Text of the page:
Herein lies the unique position of the AIPR Governing Council. In the past, in the discharge of its own functions, CPR (concurrently donning the hat of the AIPR Governing Council) ensured that the specific topic areas of peace, reconciliation and conflict prevention are embedded into the different PoAs or other similar documents.

Similarly, when speaking of the role of AIPR in the greater context of preventing conflicts, one cannot separate it from the framework of the ASEAN Political- Security Community (APSC) under which it serves. AIPR was established under a Provision (B.2.2.i) of the 1 March 2009 APSC Community Blueprint (2009-2015), as a follow-up to the ASEAN Leaders’ Joint Statement on the Establishment of an ASEAN Institute for Peace and Reconciliation of 8 May 2011. It is important to note that the mandate of AIPR also includes the promotion of activities under this APSC Blueprint.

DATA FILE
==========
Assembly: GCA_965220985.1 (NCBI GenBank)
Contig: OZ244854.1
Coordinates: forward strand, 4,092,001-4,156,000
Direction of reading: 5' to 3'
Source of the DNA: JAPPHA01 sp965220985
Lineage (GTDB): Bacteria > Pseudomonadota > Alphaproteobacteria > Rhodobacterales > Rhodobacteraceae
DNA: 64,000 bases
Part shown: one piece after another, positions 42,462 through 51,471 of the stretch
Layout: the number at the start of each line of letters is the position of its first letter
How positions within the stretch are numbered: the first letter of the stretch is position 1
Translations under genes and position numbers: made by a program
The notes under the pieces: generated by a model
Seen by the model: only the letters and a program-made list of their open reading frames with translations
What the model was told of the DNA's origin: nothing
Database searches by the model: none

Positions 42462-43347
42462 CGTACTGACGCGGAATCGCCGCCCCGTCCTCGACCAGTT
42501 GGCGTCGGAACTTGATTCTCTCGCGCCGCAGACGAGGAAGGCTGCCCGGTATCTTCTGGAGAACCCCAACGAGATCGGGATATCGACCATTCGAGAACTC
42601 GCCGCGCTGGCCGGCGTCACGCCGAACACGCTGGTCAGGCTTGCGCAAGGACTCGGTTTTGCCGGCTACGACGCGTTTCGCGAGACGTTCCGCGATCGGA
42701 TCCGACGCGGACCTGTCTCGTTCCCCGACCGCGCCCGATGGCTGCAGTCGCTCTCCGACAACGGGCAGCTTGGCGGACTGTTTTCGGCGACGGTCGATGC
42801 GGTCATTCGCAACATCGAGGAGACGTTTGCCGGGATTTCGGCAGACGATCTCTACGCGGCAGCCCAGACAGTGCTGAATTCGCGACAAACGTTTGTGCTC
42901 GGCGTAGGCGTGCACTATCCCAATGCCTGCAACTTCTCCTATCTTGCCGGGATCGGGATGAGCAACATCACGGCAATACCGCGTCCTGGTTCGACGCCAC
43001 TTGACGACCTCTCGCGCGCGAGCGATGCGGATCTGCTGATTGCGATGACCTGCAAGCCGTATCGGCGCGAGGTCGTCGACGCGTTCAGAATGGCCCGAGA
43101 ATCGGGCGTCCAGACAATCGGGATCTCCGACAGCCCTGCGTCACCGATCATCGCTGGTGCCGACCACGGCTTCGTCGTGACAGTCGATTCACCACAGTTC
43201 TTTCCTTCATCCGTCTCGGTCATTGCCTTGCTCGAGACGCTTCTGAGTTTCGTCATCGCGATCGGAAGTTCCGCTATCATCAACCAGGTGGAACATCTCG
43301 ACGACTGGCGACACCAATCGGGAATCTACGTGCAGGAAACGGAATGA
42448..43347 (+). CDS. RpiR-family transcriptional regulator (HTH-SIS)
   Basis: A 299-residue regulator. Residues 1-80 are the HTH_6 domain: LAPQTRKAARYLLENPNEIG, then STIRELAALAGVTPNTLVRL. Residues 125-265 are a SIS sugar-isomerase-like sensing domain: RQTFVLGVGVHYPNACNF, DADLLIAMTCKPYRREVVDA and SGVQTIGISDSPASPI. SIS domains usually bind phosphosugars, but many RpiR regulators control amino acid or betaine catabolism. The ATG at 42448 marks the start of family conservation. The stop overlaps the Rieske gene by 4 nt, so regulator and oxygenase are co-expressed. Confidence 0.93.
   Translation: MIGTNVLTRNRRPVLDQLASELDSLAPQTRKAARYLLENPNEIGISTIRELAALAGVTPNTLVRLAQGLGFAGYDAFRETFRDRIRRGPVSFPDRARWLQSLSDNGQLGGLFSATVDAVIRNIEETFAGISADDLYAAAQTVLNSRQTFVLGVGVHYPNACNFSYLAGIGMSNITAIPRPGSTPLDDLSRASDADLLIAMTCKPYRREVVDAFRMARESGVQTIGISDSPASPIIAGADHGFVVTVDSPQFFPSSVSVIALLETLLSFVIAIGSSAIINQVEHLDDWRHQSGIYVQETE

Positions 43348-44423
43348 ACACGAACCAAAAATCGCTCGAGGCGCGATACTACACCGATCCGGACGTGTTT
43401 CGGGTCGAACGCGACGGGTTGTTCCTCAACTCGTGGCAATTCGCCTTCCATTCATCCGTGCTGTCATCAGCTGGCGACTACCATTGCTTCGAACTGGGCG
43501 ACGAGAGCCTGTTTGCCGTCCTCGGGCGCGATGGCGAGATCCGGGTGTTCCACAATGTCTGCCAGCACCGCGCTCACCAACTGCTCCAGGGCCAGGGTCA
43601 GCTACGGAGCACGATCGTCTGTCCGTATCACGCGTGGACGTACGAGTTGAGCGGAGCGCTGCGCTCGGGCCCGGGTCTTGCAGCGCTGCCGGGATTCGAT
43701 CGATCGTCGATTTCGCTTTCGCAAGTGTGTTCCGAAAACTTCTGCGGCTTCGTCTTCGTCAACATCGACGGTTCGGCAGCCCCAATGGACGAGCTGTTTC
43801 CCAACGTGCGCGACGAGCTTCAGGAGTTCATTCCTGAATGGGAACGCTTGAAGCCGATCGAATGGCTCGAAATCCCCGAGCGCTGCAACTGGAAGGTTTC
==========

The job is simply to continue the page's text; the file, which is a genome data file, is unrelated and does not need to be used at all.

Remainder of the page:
The APSC Blueprint 2025, adopted on 22 November 2015, together with similar Blueprints of the Economic and Socio-Cultural Pillars, provides action lines that aim to complete, within a specific time frame, key measures towards the vision of a politically cohesive ASEAN Community.  One of the key elements of the APSC Blueprint 2025 is its vision of a peaceful, secure and stable ASEAN region.  It is primarily this element to which AIPR contributes.

AIPR is still in its formative stage. In the coming years, it has the potential to play a significant role in promoting knowledge sharing and policy recommendations to help foster peace and reconciliation and the prevention of crises in ASEAN.